BROUN, Christian (1786-1839)
Born on February 28th 1786 around Lochmaben, in Scotland, Christian Broun (Christian Ramsay, Countess of Dalhousie) was the daughter of Charles Broun, lawyer, and of Christian McDowall.
As the wife of a colonial administrator, Broun accompanied her husband, the Earl of Dalhousie, to numerous official functions. He served as lieutenant governor of Nova Scotia between 1816 and 1820, as governor general of British North America between 1820 and 1828, and as commander in chief of the Indian army between 1828 and 1832.
The wives of governors were generally responsible for the gardens of their official residences, but Broun took this one step further. She collected plant specimens, classified them, and shipped them around the world. Seeds were sent to Dalhousie Castle in Scotland, where they were planted. Broun also sent specimens to scholars and learned societies. In Quebec City, she presented her collection of 382 Canadian plants to the Literary and Historical Society of Quebec in 1827. She also provided many specimens gathered in India to Robert Graham, botanist at the University of Edinburgh, who named a then-unknown plant in the legume family Dalhousiea in her honour. She also corresponded with William Jackson Hooker, chair of regius professor of Botany at the University of Glasgow, and sent him specimens collected in India, Burma, and Malaya. Hooker used these to compile his encyclopedic work Flora Indica. Broun also donated 1200 exotic specimens to the Botanical Society of Edinburgh, who named her an honourary member in 1837.
The governor’s wife also held the official title of patron of literature and the arts. In 1824, Julia Catherine Beckwith dedicated her novel St Ursula’s Convent to Broun, the first fictional narrative written by a Canadian-born author.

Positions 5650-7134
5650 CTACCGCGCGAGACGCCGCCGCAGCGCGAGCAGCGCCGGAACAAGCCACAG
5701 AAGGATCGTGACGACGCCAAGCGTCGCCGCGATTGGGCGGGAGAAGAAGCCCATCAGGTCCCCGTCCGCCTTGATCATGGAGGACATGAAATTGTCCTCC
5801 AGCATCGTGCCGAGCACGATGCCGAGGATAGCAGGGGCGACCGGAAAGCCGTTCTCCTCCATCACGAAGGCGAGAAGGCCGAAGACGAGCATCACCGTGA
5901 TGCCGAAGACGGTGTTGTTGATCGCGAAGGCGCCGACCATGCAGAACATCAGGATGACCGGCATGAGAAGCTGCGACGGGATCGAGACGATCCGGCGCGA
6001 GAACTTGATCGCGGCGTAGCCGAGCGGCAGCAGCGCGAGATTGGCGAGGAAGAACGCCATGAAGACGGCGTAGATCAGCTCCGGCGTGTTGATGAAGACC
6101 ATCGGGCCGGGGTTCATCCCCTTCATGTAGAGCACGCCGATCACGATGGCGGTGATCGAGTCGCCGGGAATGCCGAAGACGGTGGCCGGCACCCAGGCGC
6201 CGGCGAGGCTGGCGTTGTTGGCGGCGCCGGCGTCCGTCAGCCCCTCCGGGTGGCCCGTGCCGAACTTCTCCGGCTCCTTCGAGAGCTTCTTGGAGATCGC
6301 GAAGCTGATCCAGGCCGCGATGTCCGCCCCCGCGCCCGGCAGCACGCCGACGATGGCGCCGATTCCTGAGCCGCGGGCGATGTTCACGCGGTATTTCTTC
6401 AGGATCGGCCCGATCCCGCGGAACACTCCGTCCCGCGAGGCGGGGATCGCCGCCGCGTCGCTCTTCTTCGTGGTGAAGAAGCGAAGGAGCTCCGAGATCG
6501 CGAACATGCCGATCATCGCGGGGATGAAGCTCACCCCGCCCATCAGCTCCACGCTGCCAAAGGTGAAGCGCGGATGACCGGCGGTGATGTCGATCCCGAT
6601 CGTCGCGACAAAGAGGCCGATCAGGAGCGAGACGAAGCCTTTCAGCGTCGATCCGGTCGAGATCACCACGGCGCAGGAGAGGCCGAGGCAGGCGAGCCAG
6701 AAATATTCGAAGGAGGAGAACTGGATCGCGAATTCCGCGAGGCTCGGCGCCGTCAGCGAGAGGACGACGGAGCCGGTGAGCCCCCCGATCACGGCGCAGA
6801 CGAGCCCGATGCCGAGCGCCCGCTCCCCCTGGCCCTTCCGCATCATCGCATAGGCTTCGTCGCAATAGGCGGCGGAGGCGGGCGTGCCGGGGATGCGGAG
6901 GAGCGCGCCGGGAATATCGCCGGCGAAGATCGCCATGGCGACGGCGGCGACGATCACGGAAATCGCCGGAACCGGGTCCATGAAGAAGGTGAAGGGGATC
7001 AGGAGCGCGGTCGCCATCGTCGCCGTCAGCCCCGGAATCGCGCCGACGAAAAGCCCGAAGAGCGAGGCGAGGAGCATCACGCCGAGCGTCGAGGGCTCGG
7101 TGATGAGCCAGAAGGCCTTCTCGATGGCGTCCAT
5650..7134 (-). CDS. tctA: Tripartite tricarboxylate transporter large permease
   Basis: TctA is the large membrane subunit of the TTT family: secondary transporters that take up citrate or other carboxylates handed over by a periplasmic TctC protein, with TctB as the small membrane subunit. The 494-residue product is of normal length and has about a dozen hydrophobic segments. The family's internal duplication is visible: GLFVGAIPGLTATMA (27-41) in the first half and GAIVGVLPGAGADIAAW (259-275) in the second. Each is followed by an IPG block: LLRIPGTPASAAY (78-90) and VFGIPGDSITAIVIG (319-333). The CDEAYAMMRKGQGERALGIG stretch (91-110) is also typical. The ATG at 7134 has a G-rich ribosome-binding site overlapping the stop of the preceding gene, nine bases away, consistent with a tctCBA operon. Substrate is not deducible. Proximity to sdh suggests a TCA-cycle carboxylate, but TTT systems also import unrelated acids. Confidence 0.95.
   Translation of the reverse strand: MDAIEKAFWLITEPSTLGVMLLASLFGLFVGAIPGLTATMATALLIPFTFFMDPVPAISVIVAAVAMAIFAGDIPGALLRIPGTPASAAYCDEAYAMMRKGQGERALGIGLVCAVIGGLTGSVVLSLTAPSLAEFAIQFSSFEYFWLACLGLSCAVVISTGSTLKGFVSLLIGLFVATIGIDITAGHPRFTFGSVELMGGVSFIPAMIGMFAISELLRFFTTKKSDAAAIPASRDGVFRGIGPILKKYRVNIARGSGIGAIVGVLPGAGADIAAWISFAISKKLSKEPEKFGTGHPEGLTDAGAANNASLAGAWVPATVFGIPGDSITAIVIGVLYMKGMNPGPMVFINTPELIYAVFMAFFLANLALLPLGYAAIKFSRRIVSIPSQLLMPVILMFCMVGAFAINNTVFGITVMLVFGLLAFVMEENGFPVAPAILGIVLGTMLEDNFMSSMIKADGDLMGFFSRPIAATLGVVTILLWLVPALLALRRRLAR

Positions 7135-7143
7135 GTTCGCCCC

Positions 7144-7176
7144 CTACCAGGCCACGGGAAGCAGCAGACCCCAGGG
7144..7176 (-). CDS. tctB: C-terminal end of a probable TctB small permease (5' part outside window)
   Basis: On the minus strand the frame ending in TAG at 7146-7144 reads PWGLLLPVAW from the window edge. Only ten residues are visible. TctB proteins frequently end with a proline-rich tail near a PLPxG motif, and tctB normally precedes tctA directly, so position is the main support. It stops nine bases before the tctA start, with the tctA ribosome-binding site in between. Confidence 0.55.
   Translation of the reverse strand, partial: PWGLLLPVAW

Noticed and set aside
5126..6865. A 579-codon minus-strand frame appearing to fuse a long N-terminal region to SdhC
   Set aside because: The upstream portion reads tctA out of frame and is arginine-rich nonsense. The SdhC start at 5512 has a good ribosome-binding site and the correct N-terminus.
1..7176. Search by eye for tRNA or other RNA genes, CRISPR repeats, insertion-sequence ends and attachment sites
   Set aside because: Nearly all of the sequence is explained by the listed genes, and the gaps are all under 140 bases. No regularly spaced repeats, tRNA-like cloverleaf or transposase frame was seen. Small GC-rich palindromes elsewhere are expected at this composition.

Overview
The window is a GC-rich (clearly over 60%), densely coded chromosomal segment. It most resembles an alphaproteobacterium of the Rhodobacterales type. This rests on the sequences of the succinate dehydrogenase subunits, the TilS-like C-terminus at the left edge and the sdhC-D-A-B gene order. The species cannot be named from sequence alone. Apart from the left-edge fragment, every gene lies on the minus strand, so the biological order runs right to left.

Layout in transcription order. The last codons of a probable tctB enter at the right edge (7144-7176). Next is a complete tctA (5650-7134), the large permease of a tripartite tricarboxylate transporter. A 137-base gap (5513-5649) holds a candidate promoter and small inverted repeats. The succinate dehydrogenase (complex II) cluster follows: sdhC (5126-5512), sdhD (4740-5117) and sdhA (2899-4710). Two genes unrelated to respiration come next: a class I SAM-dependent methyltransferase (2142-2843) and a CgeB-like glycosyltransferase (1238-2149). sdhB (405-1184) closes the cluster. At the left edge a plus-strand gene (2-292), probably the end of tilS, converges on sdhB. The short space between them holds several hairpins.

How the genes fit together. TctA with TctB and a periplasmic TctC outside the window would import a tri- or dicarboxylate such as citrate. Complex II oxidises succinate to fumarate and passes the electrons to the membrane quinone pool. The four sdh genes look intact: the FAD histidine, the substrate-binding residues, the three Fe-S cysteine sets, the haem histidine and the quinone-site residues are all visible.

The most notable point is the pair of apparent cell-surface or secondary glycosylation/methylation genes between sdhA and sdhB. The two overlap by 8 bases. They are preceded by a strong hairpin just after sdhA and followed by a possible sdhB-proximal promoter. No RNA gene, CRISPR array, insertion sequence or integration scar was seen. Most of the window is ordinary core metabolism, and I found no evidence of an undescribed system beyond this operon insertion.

Broun is also known for her satirical caricatures of the civil and military elite of the time.
She died in Edinburgh on January 22nd 1839.
In 1805, she married George Ramsay, ninth Earl of Dalhousie, officer and colonial governor, son of George Ramsay, eighth Earl of Dalhousie, and Elizabeth Glene. She was the mother of James Andrew Broun Ramsay, first Marquess of Dalhousie.
– Patrick Donovan, June 2015
- BAILEY, Alfred G. “Beckwith, Julia Catherine” in the Dictionary of Canadian Biography, vol. 9. Université Laval/University of Toronto, 2003-. Consulted on 29 January 2015, http://www.biographi.ca/fr/bio/beckwith_julia_catherine_9F.html
- BLAIR, Louisa, Patrick DONOVAN and Donald FYSON. From Iron Bars to Bookshelves. Québec: Septentrion, 2015 (forthcoming).
- BROWNE, Janet. “Ramsay, Christian, countess of Dalhousie (1786-1839)” in Oxford Dictionary of National Biography. Oxford: Oxford University Press, 2004. Online edition, mai 2010. Consulted on 29 January 2015. http://www.oxforddnb.com.acces.bibl.ulaval.ca/view/article/57840
- BURROUGHS, Peter. “Ramsay, George, 9th Earl of Dalhousie” in the Dictionary of Canadian Biography, vol. 7, University of Toronto/Université Laval, 2003–, accessed March 11, 2015, http://www.biographi.ca/en/bio/ramsay_george_7E.html http://www.biographi.ca/fr/bio/ramsay_george_7F.html
- “Ramsay, George,” Repertoire du patrimoine culturel du Québec. http://www.patrimoine-culturel.gouv.qc.ca/rpcq/detail.do?methode=consulter&id=20775&type=pge#.VMpY2mjF_mc
- ELWOOD, Marie. “The Discovery and Repatriation of the Lord Dalhousie Collection,” Archivaria (Ottawa), no 24 (summer 1987). p. 108–116.
- HORWOOD, Catherine. Gardening Women : Their Stories 1600 to the Present. Hachette Digital, 2010. Accessed January 29 2015. https://books.jbhifi.com.au/media/previews/8335/4811/9780748118335/9780748118335.htm